School Board OKs photo ID badges

September 08, 1999|By BRUCE HAMILTON

Despite protests from a former principal and its student representative, the Washington County Board of Education is moving forward with plans to issue photo identification badges to all employees.

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The School Board unanimously accepted the low bid for a computer-based photo ID system during its Tuesday business meeting. The action formally endorsed Schools Superintendent Herman G. Bartlett Jr.'s plan to give badges to about 3,000 workers.

Before the vote, retired Boonsboro High School Principal Joe Robeson called ID badges "window dressing" and told the board they will not make schools any safer.

Sarah McDonald, the student representative on the School Board, said too many security measures can be oppressive.

McDonald, a senior at Williamsport High School, cannot participate in board votes but she is allowed to express opinions.

Bartlett said the badges will make schools safer. These are unique times and years ago he would not have believed such things would be considered, he said.


Bartlett lamented the violence of school shootings such as the April 20 Littleton, Colo., massacre that have dominated headlines. "The innocence of our schools has been taken away from us," he said.

During the summer, the School Board solicited bids for a portable, easy-to-use system that would capture and store digital images of employees. Plans are to photograph employees at the county's 46 schools and at the Central Office on Commonwealth Avenue.

Badges will be issued before January, Bartlett said. They will be given to new employees, including substitute teachers, as they join the school system, and taken from those leaving the system. A database of photos, names and other information will be maintained.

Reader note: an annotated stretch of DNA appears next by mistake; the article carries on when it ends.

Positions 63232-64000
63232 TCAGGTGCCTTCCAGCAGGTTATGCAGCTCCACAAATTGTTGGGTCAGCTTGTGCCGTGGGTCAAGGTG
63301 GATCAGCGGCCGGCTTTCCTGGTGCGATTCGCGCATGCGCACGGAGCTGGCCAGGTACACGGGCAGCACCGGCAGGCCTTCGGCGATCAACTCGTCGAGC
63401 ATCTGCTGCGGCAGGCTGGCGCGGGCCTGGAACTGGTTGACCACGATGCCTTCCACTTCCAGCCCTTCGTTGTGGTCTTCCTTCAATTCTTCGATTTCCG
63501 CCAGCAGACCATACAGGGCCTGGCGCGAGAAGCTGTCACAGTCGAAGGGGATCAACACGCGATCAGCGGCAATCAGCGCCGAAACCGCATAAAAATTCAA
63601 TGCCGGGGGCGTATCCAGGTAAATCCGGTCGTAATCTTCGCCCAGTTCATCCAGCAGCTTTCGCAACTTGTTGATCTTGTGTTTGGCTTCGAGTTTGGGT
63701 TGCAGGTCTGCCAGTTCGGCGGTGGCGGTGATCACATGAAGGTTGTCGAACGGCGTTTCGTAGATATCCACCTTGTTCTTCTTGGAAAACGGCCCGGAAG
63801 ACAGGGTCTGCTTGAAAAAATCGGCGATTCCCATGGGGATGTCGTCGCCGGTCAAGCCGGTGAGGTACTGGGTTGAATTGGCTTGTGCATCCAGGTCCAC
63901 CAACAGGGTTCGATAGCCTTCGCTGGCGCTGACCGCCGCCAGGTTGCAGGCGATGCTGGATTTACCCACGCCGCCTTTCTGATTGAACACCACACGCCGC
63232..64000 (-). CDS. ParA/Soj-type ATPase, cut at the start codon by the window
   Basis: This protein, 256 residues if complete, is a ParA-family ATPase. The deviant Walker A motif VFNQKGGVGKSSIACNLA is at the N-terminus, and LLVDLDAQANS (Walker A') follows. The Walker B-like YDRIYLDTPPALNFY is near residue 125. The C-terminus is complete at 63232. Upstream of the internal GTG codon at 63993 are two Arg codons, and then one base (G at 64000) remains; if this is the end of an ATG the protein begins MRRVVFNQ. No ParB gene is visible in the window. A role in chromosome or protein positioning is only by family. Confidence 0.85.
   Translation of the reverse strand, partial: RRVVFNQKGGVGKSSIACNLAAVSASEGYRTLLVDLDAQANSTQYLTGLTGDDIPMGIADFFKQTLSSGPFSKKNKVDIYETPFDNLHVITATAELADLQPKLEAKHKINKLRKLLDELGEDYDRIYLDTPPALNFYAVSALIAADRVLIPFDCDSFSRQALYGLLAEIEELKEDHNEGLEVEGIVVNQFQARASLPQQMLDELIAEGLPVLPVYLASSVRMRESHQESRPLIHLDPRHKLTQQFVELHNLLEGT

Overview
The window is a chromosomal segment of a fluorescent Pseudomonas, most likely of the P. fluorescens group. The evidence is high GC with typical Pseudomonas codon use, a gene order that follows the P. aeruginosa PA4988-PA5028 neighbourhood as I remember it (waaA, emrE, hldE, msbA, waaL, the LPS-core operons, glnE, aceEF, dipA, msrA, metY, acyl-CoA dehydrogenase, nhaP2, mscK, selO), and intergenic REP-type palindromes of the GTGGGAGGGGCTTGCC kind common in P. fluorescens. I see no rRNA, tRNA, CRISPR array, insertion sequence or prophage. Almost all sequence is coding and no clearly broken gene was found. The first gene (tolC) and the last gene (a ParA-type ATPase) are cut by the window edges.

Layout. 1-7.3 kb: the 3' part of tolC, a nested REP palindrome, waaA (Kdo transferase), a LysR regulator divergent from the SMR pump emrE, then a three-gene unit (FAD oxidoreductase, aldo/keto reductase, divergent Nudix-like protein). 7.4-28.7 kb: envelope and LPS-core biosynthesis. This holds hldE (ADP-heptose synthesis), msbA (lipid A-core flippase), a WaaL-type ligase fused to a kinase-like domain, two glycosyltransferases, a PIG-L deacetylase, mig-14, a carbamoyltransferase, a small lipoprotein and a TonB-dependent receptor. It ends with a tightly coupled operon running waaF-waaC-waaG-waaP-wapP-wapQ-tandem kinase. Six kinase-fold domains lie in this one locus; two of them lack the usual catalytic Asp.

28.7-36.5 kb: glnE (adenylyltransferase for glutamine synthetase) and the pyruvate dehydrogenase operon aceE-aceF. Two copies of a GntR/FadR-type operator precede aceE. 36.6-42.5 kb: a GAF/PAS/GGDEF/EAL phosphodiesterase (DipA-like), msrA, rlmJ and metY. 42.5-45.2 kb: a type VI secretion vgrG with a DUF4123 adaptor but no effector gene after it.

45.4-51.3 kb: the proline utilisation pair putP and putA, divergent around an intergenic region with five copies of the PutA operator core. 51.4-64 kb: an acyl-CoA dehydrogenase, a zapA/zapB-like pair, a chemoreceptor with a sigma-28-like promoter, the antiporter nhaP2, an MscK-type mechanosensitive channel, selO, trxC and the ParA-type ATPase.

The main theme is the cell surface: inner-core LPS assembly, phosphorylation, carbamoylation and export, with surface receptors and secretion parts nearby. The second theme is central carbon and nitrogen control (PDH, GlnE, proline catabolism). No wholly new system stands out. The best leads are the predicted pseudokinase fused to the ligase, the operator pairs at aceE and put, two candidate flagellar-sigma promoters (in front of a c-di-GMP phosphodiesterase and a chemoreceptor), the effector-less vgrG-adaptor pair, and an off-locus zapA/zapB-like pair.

South Hagerstown High School is issuing photo IDs to its students using a similar system. It is the only county school giving students badges.

Larry Allen & Company, Inc. of Hagerstown donated the badges to South High. The company also submitted a low bid of $12,600 plus approximately 50 cents per ID card for its employees.

Robeson, who was Boonsboro High's principal for 20 years, said he asked several people how the badges will make schools safer. "Nobody has an answer, other than it will make people feel better," he told the School Board.

School employees told him they feel pressure to do something, he said. Robeson suggested administrators should get to know students and employees instead.

The badges won't stop a shooter, he said. "These efforts don't address people who have no respect for laws or rules," and paying for the ID system is not a wise use of public money, he said.

"It will make people feel safer but it won't actually make them be safer. I would like you to rethink the whole idea before you vote on it," he said.

McDonald said her school is safe without IDs. "Everybody in my building knows who belongs there without having to wear badges," she said. Students can begin to feel as though they're in jail when schools are fenced and locked and police are on patrol, she said.

"There's only so much you can do before you start to make the students feel uncomfortable," McDonald said.

Bartlett said his son is McDonald's age and protective parents sometimes overreact for good reasons.

Board member Andrew Humphreys said security is sometimes increased by the perception of security. The ID badge can be a symbol of safety, he said.

"If it doesn't work, we can always reassess it," said board member Herbert J. Hardin.

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